Recommendations

Faculty of Pain Medicine, ANZCA

4.
Do not prescribe benzodiazepines for low back pain.

Lifetime prevalence of low back pain in Australia is reported to be as high as 80% with one in ten experiencing significant activity limitation.

Although benzodiazepines continue to be commonly prescribed as ‘muscle relaxants’ for low back pain (LBP), there is an absolute lack of evidence of benefit for this indication. Only one RCT has been conducted on diazepam in acute LBP during the last 40 years, and it showed no additional benefit when added to NSAID therapy alone. A recent systematic review found no additional studies to support the use of benzodiazepines in treating acute or chronic back pain.

Well-described risks are associated with benzodiazepine usage, including abuse, addiction, tolerance and overdose. Accidental death from pharmaceutical benzodiazepines in Australia were highest in the 40–49 and 30–39 year age groups. The number of deaths in the older age groups also remains high.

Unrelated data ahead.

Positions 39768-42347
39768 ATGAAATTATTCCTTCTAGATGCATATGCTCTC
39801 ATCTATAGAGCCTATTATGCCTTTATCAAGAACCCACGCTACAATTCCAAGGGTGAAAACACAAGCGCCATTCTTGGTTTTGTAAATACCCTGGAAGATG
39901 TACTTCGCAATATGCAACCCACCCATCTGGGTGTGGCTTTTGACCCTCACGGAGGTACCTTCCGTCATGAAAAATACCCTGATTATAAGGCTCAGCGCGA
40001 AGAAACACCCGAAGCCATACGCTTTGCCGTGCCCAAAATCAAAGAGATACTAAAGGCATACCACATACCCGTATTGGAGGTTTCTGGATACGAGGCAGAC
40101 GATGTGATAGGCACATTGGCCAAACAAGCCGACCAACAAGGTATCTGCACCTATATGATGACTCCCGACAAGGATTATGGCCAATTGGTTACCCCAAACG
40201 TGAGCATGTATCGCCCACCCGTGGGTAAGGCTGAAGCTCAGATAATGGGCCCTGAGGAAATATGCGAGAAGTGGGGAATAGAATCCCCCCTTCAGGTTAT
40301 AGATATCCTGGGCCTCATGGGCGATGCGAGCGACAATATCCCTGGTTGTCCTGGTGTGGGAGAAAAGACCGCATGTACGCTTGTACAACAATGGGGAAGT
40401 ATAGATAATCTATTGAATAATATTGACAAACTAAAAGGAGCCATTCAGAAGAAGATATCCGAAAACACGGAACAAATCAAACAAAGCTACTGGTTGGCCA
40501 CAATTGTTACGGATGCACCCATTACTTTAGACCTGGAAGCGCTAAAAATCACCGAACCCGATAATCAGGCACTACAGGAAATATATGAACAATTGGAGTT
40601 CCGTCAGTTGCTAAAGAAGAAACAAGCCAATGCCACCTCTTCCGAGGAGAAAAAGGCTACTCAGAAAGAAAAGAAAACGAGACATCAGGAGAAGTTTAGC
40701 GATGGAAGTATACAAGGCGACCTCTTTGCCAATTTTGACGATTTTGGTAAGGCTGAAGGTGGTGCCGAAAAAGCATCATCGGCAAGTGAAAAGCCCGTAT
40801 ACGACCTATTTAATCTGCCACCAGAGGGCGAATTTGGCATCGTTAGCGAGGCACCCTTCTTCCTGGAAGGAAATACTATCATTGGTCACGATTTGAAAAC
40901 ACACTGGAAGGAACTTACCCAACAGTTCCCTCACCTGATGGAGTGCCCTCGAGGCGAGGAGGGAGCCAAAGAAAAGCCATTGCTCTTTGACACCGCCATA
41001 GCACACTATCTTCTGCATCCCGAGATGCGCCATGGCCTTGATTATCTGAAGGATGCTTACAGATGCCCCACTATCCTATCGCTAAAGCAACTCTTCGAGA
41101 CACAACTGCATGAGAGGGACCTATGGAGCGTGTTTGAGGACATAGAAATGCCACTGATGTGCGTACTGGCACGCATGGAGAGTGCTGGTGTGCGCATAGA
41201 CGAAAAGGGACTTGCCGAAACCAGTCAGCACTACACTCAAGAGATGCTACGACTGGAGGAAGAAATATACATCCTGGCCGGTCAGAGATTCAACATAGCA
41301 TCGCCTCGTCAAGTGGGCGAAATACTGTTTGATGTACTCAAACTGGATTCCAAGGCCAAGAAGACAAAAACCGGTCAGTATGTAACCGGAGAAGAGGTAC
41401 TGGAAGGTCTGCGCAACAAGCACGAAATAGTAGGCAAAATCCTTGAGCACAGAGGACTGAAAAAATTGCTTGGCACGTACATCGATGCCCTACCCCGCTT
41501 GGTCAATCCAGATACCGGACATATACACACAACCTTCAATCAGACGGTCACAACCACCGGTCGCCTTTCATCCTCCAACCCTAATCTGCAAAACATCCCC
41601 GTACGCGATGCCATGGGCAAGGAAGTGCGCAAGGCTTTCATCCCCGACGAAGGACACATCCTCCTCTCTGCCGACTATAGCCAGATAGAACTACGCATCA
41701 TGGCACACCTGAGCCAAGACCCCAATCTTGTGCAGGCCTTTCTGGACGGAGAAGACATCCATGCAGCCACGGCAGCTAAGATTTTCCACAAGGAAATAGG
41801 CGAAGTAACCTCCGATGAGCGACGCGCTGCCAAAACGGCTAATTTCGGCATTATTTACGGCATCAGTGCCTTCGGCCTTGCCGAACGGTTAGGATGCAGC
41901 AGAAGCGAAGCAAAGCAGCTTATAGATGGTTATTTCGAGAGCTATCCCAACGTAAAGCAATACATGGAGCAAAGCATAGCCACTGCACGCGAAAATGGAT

There is no place for use of benzodiazepine for low back pain.

Supporting evidence
  • Briggs AM, Buchbinder R. Back pain: a national health priority area in Australia? Med J Aust 2009; 190(9):499-502.
  • Chou R, Huffman LH. Medications for Acute and Chronic Low Back Pain: A Review of the evidence for an American Pain Society/American College of Physicians Clinical Practice Guideline. Ann Intern Med 2007; 147(7):505-14.
  • Friedman BW, Irizarry E, Solórzano C, et al. Diazepam is no better than placebo when added to naproxen for acute low back pain. Ann Emerg Med 2017; 70(2):169-76.
  • Penington Institute. Australia’s Annual Overdose Report 2017.
  • Shaheed AC, Maher CG, Williams KA, et al. Efficacy and tolerability of muscle relaxants for low back pain: Systematic review and meta-analysis. Eur J Pain 2016; 21(2):228-37.

How this list was made How this list was made

The Faculty of Pain Medicine (FPM), ANZCA established a working group to develop a preliminary list of pain medicine related practices that were identified, using current clinical evidence, as having possible limited benefit, no benefit or which may potentially cause harm to patients. An online survey tool was used to survey all FPM fellows and trainees inviting them to rank these recommendations and to provide any comment related to them. This engagement facilitated consensus and informed the Fellows and trainees about FPM’s involvement with the Choosing Wisely campaign.

FPM's final list of 5 Choosing Wisely recommendations reflects those that were the most broadly supported by the clinicians and which were considered to be the most relevant to community practice.